Eni files plan to explore federal Arctic OCS leases

  • Two Crowley high-deck strength barges, 455-3 and Marty J, towed by tugs Warrior and Commander, are seen in 2011 transporting processing and utility modules, and other smaller structural components to support Eni’s development of the Nikaitchuq oil field at the manmade Spy Island in Alaska state waters. Eni has filed plans to drill into federal leases from the island. (Photo/Courtesy/Crowley Maritime Corp.)

Italian oil major Eni Petroleum is preparing to drill four exploration wells into offshore federal territory from its manmade North Slope island in state waters.

If approved by the federal Bureau of Ocean Energy Management, the work program would take 18 months, according to the proposed work plan Eni submitted to the agency. The work would start with the drilling of the first well in December and end when the flow test of the final well is complete in May of 2019.

Eni is the sole owner and operator of the Nikaitchuq unit in state waters just offshore from the large Kuparuk River field. Drilling in the Nikaitchuq unit is conducted from the manmade Spy Island, which sits roughly in the center of the unit and is about halfway between the shore and the three-mile boundary that delineates near shore state and offshore federal waters.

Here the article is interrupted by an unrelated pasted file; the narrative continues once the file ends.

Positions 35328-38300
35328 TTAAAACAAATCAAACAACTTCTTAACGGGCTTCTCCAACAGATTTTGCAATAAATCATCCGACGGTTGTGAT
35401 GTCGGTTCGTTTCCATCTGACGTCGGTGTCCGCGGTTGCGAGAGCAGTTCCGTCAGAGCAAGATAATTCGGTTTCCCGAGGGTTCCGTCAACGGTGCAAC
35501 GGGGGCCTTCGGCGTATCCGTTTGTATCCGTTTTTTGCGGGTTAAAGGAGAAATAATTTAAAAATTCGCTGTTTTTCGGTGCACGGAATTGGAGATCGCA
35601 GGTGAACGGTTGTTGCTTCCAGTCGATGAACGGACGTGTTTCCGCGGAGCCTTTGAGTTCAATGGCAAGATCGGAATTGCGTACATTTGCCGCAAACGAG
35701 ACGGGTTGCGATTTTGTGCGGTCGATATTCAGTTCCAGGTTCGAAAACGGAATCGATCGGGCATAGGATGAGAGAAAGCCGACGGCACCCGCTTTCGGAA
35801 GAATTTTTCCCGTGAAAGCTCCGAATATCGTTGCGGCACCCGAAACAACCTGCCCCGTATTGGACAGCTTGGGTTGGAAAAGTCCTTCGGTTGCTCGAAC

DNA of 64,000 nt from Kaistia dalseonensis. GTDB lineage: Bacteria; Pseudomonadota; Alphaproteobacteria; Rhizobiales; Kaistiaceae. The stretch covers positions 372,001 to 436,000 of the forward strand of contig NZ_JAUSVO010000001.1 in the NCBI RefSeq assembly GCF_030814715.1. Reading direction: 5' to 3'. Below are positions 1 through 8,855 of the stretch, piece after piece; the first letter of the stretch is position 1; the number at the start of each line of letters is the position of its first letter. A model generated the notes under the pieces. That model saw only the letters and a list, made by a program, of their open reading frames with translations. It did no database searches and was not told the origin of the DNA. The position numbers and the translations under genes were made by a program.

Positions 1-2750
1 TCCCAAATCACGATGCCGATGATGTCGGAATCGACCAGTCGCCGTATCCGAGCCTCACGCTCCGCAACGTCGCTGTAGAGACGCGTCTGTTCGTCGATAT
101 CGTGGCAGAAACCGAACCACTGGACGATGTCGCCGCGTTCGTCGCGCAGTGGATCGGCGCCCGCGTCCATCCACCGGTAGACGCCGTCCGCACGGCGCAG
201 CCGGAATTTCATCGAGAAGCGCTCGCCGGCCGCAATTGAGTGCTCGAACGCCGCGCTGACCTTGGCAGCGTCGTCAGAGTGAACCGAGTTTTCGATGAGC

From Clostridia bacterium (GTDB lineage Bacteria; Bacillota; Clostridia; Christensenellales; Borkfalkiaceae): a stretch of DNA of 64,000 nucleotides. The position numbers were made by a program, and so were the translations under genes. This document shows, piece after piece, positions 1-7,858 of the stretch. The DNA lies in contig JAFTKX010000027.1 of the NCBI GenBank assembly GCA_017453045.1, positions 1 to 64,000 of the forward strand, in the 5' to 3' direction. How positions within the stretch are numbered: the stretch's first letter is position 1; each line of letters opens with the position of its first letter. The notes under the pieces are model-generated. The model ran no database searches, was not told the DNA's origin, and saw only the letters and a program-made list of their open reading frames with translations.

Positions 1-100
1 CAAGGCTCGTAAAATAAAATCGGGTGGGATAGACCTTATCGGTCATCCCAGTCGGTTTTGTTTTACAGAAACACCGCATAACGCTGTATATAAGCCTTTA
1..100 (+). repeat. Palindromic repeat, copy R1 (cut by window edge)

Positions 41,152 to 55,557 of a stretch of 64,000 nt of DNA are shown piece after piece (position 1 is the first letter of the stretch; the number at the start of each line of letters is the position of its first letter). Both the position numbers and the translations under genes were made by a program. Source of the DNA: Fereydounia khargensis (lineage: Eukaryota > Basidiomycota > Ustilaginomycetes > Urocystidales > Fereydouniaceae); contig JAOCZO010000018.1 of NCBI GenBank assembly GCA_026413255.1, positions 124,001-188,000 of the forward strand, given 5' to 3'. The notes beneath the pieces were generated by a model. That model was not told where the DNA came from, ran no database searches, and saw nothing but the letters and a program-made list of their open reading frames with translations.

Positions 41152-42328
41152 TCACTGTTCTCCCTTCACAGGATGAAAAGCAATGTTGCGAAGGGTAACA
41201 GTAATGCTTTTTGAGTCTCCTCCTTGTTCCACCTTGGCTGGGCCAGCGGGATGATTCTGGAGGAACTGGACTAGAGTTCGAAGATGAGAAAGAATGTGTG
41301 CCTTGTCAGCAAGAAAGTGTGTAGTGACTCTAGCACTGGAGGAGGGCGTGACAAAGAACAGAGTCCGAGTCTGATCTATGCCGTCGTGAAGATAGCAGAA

The company has produced between 20,000 and 22,0000 barrels of oil per day from Spy Island in recent months.

In late February BOEM approved the Harrison Bay unit, which is comprised of 13 federal outer continental shelf leases.

Specifically, Eni is proposing to drill two main wellbores, each with a lateral sidetrack, from Spy Island that will reach seaward into the company’s federal Harrison Bay leases.

The first main bore well would be drilled and tested from December through March 2018. That would be followed by the drilling and flow testing of a sidetrack next spring as well.

The second set of wells would similarly be drilled and tested the following fall to spring.

Eni is planning to drill the main wells to depths of about 7,500 feet and 8,300 feet with the offshoots extending more than 20,000 feet to reach the targeted areas in the federal leases.

The drilling will be done with Doyon Drilling’s Rig 15, which is capable of drilling on an eight-foot well spacing pattern on the space-constrained gravel island, according to Eni’s exploration plan.

Spy Island has space for 36 producer and injector wells. It currently has 31 production and injection wells and one disposal well, according to Eni.

BOEM is soliciting public comments on Eni’s exploration drilling plan through July 3.

Elwood Brehmer can be reached at elwood.brehmer@alaskajournal.com.

Updated: 
06/21/2017 - 12:48pm

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